Sartorial Spotlight

TILLY BENNETT-JONES, RACHEL WOMERSLEY and DOLF BEKINK take a peek into what goes into the everyday style of some of Cambridge’s best dressed, with help from photographer TOM PORTEOUS.

Cambridge fashion sartorial tom porteous

As Lent Term draws to an end, we help you re-invigorate your wardrobe by drawing inspiration from these Cambridge fashion beacons.  

Dylan, Historian at Peterhouse
When I wake up in the morning, I tend to go for comfort, but right now I’m loving the 90s! Especially mixing crop tops with kilts.

My style in three concepts: Edwardian governess, secretary, and 90s girl band member. Mix them all together and you’ll get pretty close…

My guilty article of clothing would have to be my purple velvet leggings – when I wear them with velvet converse I cross the line into overkill, but I just can’t help myself!

Barney, NatSci at Caius
I’m definitely a classical dresser; when it comes to suits, I’ll opt for herringbone and tweed. It’s all about the fit; ill-fitting suits are my fashion pet peeve.

Classical though I may be, I have been known to show a proclivity towards leopard print chinos…they bring out the animal in me.

Favourite, PPS at Robinson
I like to exhibit colour, whether I’m playing with traditional or contemporary themes. Anyone can wear any colour as long as it’s the correct shade and texture. My style is about being consistent and comfortable. In being comfortable I am confident.

When it comes to tailoring, I think that Oswald Boateng and Adrien Sauvage show an appreciation of colour that makes traditional themes fit in a new way. Boateng has changed the way tailors approach certain garments, and has helped people understand and wear garments in a way that is different; handmade doesn’t need to mean heritage.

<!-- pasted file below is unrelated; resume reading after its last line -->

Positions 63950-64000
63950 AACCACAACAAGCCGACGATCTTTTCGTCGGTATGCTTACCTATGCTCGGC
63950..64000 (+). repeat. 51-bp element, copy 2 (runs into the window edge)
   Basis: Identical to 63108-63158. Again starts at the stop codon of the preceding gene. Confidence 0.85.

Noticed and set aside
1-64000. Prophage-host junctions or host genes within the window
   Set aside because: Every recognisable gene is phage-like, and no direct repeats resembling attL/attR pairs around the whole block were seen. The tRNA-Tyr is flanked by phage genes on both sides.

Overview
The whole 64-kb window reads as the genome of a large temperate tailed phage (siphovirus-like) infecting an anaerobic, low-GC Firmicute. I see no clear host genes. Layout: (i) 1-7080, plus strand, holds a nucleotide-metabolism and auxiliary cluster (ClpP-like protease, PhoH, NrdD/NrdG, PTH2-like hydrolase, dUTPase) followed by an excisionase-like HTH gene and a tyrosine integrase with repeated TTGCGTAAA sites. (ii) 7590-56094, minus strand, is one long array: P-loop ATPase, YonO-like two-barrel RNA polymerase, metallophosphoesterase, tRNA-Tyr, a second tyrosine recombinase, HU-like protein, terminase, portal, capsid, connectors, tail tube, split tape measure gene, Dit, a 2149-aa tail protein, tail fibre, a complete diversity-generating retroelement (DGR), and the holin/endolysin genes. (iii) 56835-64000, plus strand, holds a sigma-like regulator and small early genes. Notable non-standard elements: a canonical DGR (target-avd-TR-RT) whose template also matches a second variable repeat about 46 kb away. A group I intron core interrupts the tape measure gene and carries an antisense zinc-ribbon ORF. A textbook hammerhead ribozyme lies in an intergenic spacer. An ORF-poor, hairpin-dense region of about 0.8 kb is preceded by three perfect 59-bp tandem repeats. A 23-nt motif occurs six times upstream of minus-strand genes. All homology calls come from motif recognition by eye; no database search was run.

Worst fashion faux pas? In my youth I might have worn a pair of sunglasses inside a night club…

Joy, Art Historian at Magdalene
When I get out of my bed and open my wardrobe, I love rooting around and finding new clothing combinations, particularly from old clothes that haven’t been worn for ages. Finding a forgotten gem at the back of your wardrobe can give you the same rush that buying new clothes can!

Recently, I’ve been trying to buy investment pieces – ones which in 5 years time I’ll still want to wear – but obviously it’s hard not to get tempted by seasonal, fast-fashion trends. I love combining high-street clothes with carefully chosen pieces rummaged from charity shops.

Meg, Lawyer at Caius
Most of my clothes fall into the ‘long and baggy’ category. I always try to buy stuff that I really like, as opposed to what’s in all the fashion magazines and on the high street.

When I started at Cambridge, I was apprehensive about wearing clothes that I wouldn’t normally wear at home without fake tan – FakeBake doesn’t really seem to be to the done thing here!

Joey, PPS at Wolfson
I’m quite self-conscious about how small a certain feature of my anatomy is, so the extent of the brightness of my outfit depends on this, on any given day. As you can tell from the photos, there aren’t many days when said part of my body brings me enough pride, as most of my clothes are quite bright….

I’ve just been told that apparently pink and green should never be seen. If that’s the case then I may have just discovered my worst fashion faux pas, and it’s also a fortnightly occurrence!

Photography by Tom Porteous